The revisions require that the terms of the transaction and any associated negotiations be determined by the QPAM.  Further, the QPAM is responsible based on its own independent exercise of fiduciary judgment and is free from any bias in favor of the interests of a plan sponsor or other parties in interest.  The QPAM may not be appointed to “uncritically” approve transactions or investments that have been negotiated, proposed or approved by the plan sponsor or other parties in interest.  No relief is provided where the QPAM does not have sole responsibility with respect to the transaction. 

These revisions question the extent to which independent fiduciaries can be utilized to address inherent conflicts of interest and prohibited transactions that may arise in connection with a single anticipated transaction.

b. Recordkeeping

A recordkeeping requirement was added to the QPAM Exemption.  The QPAM must maintain records necessary to demonstrate “whether the conditions of this exemption have been met with respect to a transaction.”  Except to the extent the records contain privileged trade secrets, commercial or financial information of the QPAM or information identifying other individuals, the records must be available for examination by:

    • Any authorized employee of the DOL or the Internal Revenue Service (“IRS”) or another state or federal regulator,
    • Any fiduciary of the Plan whose assets are managed by the QPAM,
    • Any contributing employer and any employee organization (i.e., union) whose members are covered by a Plan whose assets are managed by the QPAM, or
    • Any participant or beneficiary of a Plan whose assets are managed by the QPAM.

To the extent the information is privileged or contains information identifying individuals such that the QPAM will not disclose the records, the QPAM must notify the requestor of the reasons for refusal and that the DOL may request such information by the close of the thirtieth day following the request.

III. Ineligibility Rules

The QPAM Exemption has always had a requirement that neither a QPAM nor any affiliate nor any owner of 5% or more of the QPAM may rely on the QPAM Exemption if any such parties had been convicted of certain crimes[7] (e.g., crimes of moral turpitude like fraud) within 10 years preceding the transaction.  Consequently, numerous large financial institutions have had to seek relief from the DOL in the form of an individual prohibited transaction exemption (“individual exemption”) when the QPAM, or more commonly an affiliate, is convicted of any such crimes so that the QPAM can continue to rely on the QPAM Exemption.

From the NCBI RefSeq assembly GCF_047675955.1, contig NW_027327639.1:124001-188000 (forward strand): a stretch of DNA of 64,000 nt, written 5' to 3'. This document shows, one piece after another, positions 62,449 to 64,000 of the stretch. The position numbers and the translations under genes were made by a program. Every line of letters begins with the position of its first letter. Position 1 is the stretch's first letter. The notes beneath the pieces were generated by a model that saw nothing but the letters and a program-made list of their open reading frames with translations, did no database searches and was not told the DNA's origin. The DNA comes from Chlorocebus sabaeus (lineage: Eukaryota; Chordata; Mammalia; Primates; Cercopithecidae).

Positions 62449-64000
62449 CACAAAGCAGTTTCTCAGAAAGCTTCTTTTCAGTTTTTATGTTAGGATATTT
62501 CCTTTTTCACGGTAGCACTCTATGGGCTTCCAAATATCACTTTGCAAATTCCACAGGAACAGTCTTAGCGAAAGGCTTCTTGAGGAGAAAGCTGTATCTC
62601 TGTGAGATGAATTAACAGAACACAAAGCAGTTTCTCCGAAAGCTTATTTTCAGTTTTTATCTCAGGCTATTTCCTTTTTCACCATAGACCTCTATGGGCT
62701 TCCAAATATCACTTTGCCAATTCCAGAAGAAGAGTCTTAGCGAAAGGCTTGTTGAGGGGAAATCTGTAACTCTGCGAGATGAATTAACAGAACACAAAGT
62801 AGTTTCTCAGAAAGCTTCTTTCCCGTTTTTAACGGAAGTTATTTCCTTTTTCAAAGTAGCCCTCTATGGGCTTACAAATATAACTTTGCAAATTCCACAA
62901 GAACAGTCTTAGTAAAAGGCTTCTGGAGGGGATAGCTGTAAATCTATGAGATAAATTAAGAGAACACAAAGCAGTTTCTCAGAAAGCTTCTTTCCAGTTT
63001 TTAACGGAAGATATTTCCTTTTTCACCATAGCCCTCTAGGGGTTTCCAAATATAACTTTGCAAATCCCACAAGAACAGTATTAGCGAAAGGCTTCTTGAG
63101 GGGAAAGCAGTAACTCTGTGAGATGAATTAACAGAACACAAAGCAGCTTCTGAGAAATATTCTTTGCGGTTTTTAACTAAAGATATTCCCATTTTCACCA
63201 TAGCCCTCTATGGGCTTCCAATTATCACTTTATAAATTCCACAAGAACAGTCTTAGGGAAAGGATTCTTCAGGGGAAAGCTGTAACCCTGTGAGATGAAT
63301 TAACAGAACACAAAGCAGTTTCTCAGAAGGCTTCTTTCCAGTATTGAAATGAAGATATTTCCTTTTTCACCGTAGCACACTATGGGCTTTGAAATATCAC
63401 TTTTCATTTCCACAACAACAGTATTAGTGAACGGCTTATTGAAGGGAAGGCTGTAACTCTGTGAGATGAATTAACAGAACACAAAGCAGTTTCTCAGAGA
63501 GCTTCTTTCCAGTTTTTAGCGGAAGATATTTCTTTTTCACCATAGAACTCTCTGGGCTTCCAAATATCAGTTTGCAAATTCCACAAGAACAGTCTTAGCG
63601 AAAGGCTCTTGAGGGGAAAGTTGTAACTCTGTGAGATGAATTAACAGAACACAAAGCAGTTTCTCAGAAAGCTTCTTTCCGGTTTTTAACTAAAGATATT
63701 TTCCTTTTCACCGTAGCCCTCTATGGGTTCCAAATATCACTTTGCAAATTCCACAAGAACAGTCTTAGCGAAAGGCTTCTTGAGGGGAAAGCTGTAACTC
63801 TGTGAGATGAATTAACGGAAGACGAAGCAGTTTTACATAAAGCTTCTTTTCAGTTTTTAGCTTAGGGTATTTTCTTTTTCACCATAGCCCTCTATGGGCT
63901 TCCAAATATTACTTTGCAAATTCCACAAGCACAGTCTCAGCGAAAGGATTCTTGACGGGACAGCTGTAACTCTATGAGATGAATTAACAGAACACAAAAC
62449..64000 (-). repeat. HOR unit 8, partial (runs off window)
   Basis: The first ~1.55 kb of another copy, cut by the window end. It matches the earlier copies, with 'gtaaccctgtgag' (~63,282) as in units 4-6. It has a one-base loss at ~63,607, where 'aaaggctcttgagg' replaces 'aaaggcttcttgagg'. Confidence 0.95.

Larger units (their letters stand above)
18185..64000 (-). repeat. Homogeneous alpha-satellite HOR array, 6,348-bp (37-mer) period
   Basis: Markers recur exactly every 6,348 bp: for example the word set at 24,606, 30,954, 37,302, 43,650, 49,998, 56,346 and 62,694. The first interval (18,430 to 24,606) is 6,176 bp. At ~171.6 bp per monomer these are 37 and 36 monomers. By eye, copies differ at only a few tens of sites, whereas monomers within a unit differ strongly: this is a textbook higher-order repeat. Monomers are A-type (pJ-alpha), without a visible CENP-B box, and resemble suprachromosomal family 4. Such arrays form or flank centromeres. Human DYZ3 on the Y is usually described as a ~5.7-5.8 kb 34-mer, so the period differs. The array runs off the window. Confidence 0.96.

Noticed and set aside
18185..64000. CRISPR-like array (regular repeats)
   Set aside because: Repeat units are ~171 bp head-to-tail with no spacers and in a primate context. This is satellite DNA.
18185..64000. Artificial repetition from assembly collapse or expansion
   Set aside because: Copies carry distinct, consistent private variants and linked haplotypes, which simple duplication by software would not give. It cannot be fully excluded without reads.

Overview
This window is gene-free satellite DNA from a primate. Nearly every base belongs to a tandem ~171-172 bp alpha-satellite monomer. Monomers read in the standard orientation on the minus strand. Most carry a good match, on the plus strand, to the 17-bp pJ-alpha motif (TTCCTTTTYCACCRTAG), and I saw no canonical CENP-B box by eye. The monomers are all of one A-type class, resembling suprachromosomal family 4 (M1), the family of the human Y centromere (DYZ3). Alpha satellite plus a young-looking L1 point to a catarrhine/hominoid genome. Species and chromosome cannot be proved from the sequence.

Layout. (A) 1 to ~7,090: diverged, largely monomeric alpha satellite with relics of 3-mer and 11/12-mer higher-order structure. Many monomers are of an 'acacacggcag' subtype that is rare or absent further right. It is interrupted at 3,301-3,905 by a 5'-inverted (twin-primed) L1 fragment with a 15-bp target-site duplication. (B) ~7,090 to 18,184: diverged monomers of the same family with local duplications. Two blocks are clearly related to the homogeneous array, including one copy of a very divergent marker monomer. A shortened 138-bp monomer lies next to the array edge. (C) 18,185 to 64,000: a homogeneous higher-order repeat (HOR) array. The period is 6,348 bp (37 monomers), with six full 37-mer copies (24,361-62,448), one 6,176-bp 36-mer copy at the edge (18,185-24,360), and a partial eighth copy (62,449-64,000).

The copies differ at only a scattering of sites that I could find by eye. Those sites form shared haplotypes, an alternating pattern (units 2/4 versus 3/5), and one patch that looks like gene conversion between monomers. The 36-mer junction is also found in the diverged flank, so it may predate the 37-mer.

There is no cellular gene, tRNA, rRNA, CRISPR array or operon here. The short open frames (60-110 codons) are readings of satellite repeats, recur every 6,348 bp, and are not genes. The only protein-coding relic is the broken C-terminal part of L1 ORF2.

The DOL has revised the QPAM Exemption to expand the types of misconduct that could result in a QPAM being ineligible to rely on the QPAM Exemption.  It has also provided a transition period in the event a QPAM becomes ineligible, as well as specific policies relating to the request for an individual exemption.

a. Ineligibility Based on Criminal Conviction or Prohibited Misconduct

In the amended QPAM Exemption, “Criminal Conviction” was expanded to explicitly include convictions in a foreign court of competent jurisdiction (excluding convictions and imprisonment that occur within a foreign country that is included on the Department of Commerce’s list of “foreign adversaries”).  There has been a question whether foreign convictions could result in ineligibility, but generally, the DOL has taken the position in the past that such foreign convictions do result in ineligibility.

Further, the amended QPAM Exemption added the concept of “Prohibited Misconduct”, which will result in a QPAM being ineligible to rely on the QPAM Exemption.  More specifically, a QPAM, any affiliate, or any owner of 5% or more of the QPAM who participates in or has knowing approval or knowledge of Prohibited Misconduct and does not take steps to prevent such misconduct can be found to be ineligible.  Prohibited Misconduct includes the following: